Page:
The PM Titanium conference series, previously held in Brisbane, Australia (2011), Hamilton, New Zealand (2013), Lüneburg, Germany (2015) and Xi’an, China (2017), is a key international event for those involved in the powder metallurgical processing of titanium and its alloys. In September 2019 the event reached its fourth continent, North America, with PMTi2019 being held at the University of Utah, Salt Lake City, USA.
In the latest issue of PIM International (Vol. 13 No. 4), Dr Thomas Ebel reviewed a selection of conference papers from PMTi2019 that suggest that progress on the sinter-based processing of titanium and titanium alloys continues to mature, with cost reduction a major focus of research. While the number of presentations focusing specifically on Metal Injection Moulding (MIM) was lower than in previous years, Ebel notes a trend toward presentations on ‘MIM-like’ AM technologies such as Binder Jetting (BJT) and Fused Filament Fabrication (FFF).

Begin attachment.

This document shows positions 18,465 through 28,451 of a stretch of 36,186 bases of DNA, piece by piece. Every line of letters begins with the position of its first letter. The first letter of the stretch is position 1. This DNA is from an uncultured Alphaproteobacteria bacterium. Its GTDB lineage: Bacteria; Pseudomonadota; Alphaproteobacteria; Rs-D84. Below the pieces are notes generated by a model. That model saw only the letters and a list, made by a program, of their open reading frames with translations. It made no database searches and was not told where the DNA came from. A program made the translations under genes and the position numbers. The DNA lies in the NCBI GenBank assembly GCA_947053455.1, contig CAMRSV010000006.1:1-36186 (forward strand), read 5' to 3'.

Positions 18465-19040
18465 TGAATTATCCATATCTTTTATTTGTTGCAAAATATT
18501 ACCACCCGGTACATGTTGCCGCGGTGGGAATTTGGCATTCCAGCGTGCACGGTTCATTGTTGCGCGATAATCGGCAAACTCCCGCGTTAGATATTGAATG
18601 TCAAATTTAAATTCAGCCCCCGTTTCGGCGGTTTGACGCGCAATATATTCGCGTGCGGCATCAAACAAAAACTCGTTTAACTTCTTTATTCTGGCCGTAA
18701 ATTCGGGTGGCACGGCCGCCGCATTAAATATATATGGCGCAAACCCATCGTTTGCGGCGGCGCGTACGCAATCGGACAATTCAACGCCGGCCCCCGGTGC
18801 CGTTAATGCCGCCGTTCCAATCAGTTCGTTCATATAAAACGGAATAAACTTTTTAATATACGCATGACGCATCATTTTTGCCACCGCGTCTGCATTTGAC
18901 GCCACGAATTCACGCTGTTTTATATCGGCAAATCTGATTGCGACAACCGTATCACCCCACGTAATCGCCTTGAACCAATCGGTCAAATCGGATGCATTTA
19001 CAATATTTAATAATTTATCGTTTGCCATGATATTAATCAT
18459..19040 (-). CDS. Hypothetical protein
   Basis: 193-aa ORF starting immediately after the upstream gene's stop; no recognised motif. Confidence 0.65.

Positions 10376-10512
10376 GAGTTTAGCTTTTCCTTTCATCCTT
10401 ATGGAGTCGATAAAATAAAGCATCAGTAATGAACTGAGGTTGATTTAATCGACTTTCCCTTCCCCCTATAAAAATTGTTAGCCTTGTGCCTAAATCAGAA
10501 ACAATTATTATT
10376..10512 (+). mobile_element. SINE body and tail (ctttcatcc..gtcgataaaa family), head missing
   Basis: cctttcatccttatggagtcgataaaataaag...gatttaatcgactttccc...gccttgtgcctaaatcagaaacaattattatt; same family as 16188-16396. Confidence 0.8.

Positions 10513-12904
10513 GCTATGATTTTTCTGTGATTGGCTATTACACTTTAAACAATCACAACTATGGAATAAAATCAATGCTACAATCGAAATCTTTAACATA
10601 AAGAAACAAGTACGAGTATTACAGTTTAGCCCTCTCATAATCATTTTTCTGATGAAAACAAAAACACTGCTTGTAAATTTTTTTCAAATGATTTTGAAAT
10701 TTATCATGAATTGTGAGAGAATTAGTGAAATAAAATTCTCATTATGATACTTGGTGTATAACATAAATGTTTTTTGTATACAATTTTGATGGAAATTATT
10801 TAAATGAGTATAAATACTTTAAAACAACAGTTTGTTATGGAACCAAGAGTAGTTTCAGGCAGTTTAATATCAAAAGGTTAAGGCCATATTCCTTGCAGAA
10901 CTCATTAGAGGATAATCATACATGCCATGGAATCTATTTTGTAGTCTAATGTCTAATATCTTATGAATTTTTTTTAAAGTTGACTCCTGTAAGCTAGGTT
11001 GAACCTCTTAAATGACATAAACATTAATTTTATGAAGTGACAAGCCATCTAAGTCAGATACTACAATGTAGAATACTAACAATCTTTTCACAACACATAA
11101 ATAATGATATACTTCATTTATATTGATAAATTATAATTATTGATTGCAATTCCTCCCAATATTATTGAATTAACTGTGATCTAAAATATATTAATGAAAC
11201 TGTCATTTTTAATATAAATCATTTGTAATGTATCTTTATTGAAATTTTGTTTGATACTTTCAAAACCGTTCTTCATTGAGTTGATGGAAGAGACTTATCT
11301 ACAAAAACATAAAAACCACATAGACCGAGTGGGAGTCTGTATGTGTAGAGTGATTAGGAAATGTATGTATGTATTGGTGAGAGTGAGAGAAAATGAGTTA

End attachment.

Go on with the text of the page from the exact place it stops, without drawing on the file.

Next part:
These technologies enable the production of single parts or small series of parts without the need for a mould or tooling. Binder Jetting is currently being developed into a production technology, with the aim to facilitate the manufacturing of large numbers of parts; these efforts have been widely publicised, and complete production systems including an AM machine, debinding and sintering furnace are now available to purchase.
It is clear from these widely-publicised developments that sintering and the use of feedstocks comprised of metal powder and binder remain very attractive manufacturing technologies. In addition, some, such as FFF, are comparatively cheap to set up and run, making them an attractive entry-level technology for companies new to metal Additive Manufacturing.
However, not all of these technologies were originally developed for the processing of titanium, the sintering of which remains comparatively difficult. To reliably sinter this material and its alloys, specialist equipment and processing considerations may be required to achieve results equivalent to those attainable by non-powder-based technologies.
The papers reviewed by Ebel showed promising progress toward addressing these considerations, and reinforced the position of sinter-based AM again as one of the most important areas of research in titanium processing. The key application areas highlighted, such as aerospace and medical devices, offer a promising potential market for these technologies if the challenges of titanium sintering can be addressed.